Profile

Profile of the RD IFSC


RD IFSC

The Research Department Interfacial Systems Chemistry (RD IFSC) was founded in 2009.

Research performed in RD IFSC is truly interdisciplinary and related to chemistry and neighbouring disciplines. The goal is to obtain a better understanding of complex chemical systems.

Research Departments are an integrated part of the institutional "Research Campus RUB" strategy of the Ruhr-Universität Bochum.

Research Departments function as large, collaborative research platforms, each of which spans over several disciplines.


Selection of Research Topics

Solvation Science (RESOLV Cluster of Excellence - EXC 1069, ZEMOS)

In-depth understanding of heterogeneous catalysis, e.g. metal-substrate
interactions

Immobilization of functional molecules on surfaces and reactions thereat

Complex biomolecular interactions

Microscopic insights into small aggregating and reaction systems



Here you can download the poster of the RD IFSC
  (861.7 kB)

Mission Statement

RD IFSC actively supports direct and interdisciplinary interactions and collaborations.

RD IFSC promotes excellent scientists at all stages of their careers.

RD IFSC is committed to diversity and gender equality.

RD IFSC provides an excellent international and state-of-the-art research environment.


Service of the RD IFSC Office

Organization and management of the RD IFSC

Support in acquiring third-party funding and preparing proposals

Support of the international master program „Molecular Sciences and Simulation“ (iMOS)

Support of young scientists (early career researchers)

Access to state-of-the-art instrumentation (IFSC Shared Laboratory)

Organization of events

Public relations


Organizational profile

Rd-ifsc Administrativeplattform Klein

The Research Department IFSC (RD IFSC) was launched in January 2009 by the rector of the Ruhr-University Bochum as part of the future concept strategy “Research Campus” to promote excellent research. It is financially supported by a grant from the ministry for Innovation, Science and Research of North Rhine-Westphalia.

A flat hierarchy is characteristic for the RD IFSC. The central decision making body is the general assembly. The three members of the board as well as the speaker, also a board member, are elected by the general assembly. The speaker is the executive director of the RD IFSC and is assisted by the Science Manager. All actions are taken in accordance whith the terms and conditions of the RD IFSC.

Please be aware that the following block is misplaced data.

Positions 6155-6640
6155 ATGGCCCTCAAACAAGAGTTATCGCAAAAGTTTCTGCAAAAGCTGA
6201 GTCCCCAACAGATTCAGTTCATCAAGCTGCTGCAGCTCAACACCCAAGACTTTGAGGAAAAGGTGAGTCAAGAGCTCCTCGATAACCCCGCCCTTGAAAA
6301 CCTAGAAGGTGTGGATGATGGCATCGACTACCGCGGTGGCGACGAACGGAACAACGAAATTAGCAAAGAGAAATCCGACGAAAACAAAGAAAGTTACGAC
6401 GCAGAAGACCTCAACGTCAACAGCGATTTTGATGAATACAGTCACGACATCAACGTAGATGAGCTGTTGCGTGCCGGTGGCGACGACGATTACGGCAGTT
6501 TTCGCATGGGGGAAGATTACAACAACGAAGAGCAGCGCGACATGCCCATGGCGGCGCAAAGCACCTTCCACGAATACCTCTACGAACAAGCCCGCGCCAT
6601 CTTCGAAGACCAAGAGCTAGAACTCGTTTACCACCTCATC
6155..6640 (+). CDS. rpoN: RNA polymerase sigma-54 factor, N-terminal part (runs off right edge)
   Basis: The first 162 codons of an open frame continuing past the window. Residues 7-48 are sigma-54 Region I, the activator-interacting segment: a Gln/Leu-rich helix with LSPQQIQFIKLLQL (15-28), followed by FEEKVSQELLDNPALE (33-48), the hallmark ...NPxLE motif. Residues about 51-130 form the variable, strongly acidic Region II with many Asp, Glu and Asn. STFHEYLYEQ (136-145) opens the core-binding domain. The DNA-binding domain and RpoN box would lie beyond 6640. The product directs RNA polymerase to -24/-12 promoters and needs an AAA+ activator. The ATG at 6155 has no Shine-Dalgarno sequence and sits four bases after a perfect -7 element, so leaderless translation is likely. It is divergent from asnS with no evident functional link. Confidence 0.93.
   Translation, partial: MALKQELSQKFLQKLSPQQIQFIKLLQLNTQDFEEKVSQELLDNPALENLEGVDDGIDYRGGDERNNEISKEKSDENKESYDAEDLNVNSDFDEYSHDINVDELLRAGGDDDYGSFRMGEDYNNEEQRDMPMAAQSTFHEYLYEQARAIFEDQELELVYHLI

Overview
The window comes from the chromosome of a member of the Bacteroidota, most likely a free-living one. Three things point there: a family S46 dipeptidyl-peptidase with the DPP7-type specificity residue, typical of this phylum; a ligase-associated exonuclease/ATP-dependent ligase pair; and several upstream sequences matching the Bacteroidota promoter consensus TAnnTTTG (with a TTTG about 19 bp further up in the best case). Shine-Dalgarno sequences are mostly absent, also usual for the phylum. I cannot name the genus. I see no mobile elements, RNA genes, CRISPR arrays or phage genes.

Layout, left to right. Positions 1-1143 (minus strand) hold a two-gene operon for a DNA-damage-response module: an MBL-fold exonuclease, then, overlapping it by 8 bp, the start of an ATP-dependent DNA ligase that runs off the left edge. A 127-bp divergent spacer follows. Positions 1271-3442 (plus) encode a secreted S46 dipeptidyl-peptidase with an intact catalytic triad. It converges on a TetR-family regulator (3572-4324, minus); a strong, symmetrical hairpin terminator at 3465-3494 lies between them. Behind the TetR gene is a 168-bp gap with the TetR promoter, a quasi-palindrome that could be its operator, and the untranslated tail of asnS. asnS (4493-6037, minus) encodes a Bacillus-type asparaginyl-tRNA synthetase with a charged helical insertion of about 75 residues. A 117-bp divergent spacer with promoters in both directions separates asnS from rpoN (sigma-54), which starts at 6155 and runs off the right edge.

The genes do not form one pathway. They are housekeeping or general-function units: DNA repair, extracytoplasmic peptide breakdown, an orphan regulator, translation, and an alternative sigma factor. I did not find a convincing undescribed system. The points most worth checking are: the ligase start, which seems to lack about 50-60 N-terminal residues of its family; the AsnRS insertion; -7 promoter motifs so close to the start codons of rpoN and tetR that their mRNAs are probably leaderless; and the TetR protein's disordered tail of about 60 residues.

The department has three groups of Principal Investigators (PIs). In addition to the PIs (scientists after their final qualification phase for a professorship who are able to coordinate large research consortia, are well connected in their scientific community and are willing to contribute to network the department) there are Junior-PIs (graduated scientists within their final qualification phase who show high potential for a scientific career) and associated PIs (external scientists who contribute to the goal of the RD IFSC, and fulfil the requirements as a PI). Potential PIs will be recommended by members of general assembly and than elected by the majority of the assembly. PIs are member of the general assembly and can participate in the regular call for proposals of the RD IFSC. Furthermore every scientist with an interesting idea for a research proposal is welcome to apply via a PI for a grant.


Scientific profile of the RD IFSC

Several of the most important, but lesser understood processes occur at interfaces. The Research Department aims to investigate these problems through interplay of synthetic chemistry, analytical and computational methods. Starting out from intermolecular interactions and aggregation of small molecules, it is our vision, to achieve a general understanding of the evolution of chemical complexity. Projects in the Research Department lead up to the development of smart drug carriers, adaptive biosensors, and novel materials for energy conservation. Based on the understanding of the interaction between single molecules or atoms, it is our vision to achieve a microscopic understanding of chemical complexity, from interfaces of condensed matter (e.g. metal-substrate-interaction) to complex molecular architectures (e.g. Biomolecule-Interfaces).